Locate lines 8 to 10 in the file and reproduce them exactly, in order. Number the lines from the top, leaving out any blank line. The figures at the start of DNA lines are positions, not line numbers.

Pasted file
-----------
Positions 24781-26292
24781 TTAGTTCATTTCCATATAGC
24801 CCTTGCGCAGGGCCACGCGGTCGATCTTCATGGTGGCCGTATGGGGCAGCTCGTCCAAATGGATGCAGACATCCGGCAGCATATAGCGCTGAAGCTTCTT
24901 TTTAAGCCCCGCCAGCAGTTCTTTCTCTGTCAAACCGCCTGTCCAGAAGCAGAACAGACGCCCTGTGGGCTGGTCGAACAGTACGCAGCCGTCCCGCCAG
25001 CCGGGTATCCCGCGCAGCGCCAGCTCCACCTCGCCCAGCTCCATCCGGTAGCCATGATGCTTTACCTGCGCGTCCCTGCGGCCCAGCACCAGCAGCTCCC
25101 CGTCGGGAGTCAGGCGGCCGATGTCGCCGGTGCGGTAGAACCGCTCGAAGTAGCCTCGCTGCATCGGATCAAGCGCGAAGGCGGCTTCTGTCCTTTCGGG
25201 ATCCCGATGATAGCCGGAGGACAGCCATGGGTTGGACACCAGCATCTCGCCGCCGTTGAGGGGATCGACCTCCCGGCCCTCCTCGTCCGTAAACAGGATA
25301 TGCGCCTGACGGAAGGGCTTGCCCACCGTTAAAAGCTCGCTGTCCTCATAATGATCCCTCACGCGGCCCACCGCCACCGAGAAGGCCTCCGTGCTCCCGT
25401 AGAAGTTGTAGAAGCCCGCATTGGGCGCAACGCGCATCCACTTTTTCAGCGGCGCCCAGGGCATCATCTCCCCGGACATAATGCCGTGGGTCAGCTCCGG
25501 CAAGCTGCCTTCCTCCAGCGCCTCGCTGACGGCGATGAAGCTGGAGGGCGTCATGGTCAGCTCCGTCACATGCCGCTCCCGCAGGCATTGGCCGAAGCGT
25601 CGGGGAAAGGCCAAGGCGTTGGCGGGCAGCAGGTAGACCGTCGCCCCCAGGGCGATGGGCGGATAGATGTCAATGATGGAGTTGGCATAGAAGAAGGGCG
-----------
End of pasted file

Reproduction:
25301 TGCGCCTGACGGAAGGGCTTGCCCACCGTTAAAAGCTCGCTGTCCTCATAATGATCCCTCACGCGGCCCACCGCCACCGAGAAGGCCTCCGTGCTCCCGT
25401 AGAAGTTGTAGAAGCCCGCATTGGGCGCAACGCGCATCCACTTTTTCAGCGGCGCCCAGGGCATCATCTCCCCGGACATAATGCCGTGGGTCAGCTCCGG
25501 CAAGCTGCCTTCCTCCAGCGCCTCGCTGACGGCGATGAAGCTGGAGGGCGTCATGGTCAGCTCCGTCACATGCCGCTCCCGCAGGCATTGGCCGAAGCGT